Updated January 18 at 6:30 p.m. (see bottom)
Around 200 cab drivers, mostly Somali and male, protested January 18 in New Hope against Airport Taxi for what they say are unfair rates. The drivers demanded to speak with the owner of the company, Steve Pint. Instead, they were met with notices saying they were fired. Fliers were posted on each of the cabs that showed up to the protest, stating, “Your lease has been terminated and your auto insurance has been cancelled effective immediately.”
Yemani Mebrahtu, from the Minneapolis Taxi Cab Drivers and Owners Association, said that the most of the drivers for Airport Taxi drive for people with UCARE and Medicaid accounts. Payment for these rides is set at a flat rate, which was recently cut by the company. Mebrahtu said they didn’t know how much Airport Taxi receives from the government for these accounts.
Mebrahtu said drivers have to pay a fixed rate to Airport Taxi, regardless of whether there is a holiday, or the driver has an accident or is sick. The fixed rate for drivers who own their car is $310/week and drivers who use a company car pay $520/week.
Eid Ali said the dispute has been going on for “at least a decade”, but new cuts to the rates caused drivers to strike three weeks ago. “We want to sit down with the company and resolve these problems,” he said.
For non-contract rides, the old meter rate was $2.50/mile, according to Ali, whereas now it is $2.75/mile. For contract rides, which are at a flat rate, the minimum for a ride used to be $13, and now is $10. Ali said it depends on the trip. “Some went from $30 to $20,” he said.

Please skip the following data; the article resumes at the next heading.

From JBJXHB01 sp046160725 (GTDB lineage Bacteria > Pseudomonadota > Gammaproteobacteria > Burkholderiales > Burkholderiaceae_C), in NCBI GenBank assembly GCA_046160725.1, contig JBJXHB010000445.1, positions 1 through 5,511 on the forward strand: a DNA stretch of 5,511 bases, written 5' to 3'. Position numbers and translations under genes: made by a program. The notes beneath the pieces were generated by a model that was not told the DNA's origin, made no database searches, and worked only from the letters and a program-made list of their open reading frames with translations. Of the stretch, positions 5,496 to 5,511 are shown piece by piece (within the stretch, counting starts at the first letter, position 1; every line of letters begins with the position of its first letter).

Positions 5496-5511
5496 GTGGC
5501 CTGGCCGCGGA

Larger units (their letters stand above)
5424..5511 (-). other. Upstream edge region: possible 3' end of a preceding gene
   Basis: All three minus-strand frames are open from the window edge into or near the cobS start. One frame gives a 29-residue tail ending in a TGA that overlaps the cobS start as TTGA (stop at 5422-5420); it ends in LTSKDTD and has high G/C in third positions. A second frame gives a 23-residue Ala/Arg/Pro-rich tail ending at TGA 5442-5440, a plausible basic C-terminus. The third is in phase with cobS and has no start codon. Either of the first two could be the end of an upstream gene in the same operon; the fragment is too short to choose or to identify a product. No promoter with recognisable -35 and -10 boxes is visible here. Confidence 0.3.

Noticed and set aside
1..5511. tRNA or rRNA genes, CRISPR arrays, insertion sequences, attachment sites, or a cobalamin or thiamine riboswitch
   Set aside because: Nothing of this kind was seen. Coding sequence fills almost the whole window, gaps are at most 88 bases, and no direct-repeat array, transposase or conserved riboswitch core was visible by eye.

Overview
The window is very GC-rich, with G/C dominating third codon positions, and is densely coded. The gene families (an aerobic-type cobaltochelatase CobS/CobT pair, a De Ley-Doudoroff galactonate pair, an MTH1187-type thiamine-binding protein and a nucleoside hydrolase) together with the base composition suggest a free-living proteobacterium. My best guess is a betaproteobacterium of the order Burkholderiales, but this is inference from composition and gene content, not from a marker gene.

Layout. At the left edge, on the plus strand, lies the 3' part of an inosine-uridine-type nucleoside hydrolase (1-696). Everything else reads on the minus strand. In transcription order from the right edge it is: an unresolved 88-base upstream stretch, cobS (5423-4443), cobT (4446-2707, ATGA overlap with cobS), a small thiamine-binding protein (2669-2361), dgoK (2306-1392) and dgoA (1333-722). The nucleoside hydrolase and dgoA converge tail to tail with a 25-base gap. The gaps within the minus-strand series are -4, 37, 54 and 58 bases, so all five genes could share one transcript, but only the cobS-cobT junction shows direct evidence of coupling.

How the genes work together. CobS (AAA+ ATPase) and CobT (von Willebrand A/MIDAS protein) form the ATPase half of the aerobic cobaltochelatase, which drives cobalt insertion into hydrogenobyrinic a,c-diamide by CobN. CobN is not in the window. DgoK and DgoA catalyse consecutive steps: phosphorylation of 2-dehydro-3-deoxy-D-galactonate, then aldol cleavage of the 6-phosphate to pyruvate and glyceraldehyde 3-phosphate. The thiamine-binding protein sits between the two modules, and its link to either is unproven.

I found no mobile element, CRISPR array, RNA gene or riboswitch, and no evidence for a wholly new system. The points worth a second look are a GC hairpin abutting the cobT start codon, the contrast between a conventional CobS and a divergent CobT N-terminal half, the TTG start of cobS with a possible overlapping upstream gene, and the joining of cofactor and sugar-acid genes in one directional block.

Fisseha Guanje, who’s been driving a cab for 13 years and has two kids, said the drivers don’t want to join a union. “We just want to sit down and talk to the company owner,” he said. Instead, they all got fired for showing up to protest. Guanje is particularly concerned about the $1,000 deposit he made when starting with the company. He’s not sure he’ll get it back — and in any case, there is no interest. “They kick you out – no interest!” he said.
Guanje is worried about supporting his family now that he’s fired, but ultimately, “I can’t afford to do this job,” he said.
Update: Steve Pint emailed the following statement late in the day on Wednesday:
We have met with this group of drivers, which represents less than 25% of the entire fleet, twice to listen to their concerns and educate them on recent price concessions that needed to be made with one of our accounts. We felt after the first meeting they understood and accepted the concessions and all of them went back to work. The group requested a follow up meeting last week to address the same concerns. We again explained to them the reason and they now do not accept them. As a result, and since they are independent contractor drivers, we have asked drivers who are not wanting to affiliate with us and accept our pricing structure to simply leave. These drivers instead started a protest which has interfered with our business so we are now exercising our contractual rights when deemed appropriate and canceling some or all of their agreements with us. On a case by case basis, we are already meeting with some of the drivers involved in the protest and have come to some understandings which has put these drivers back to work.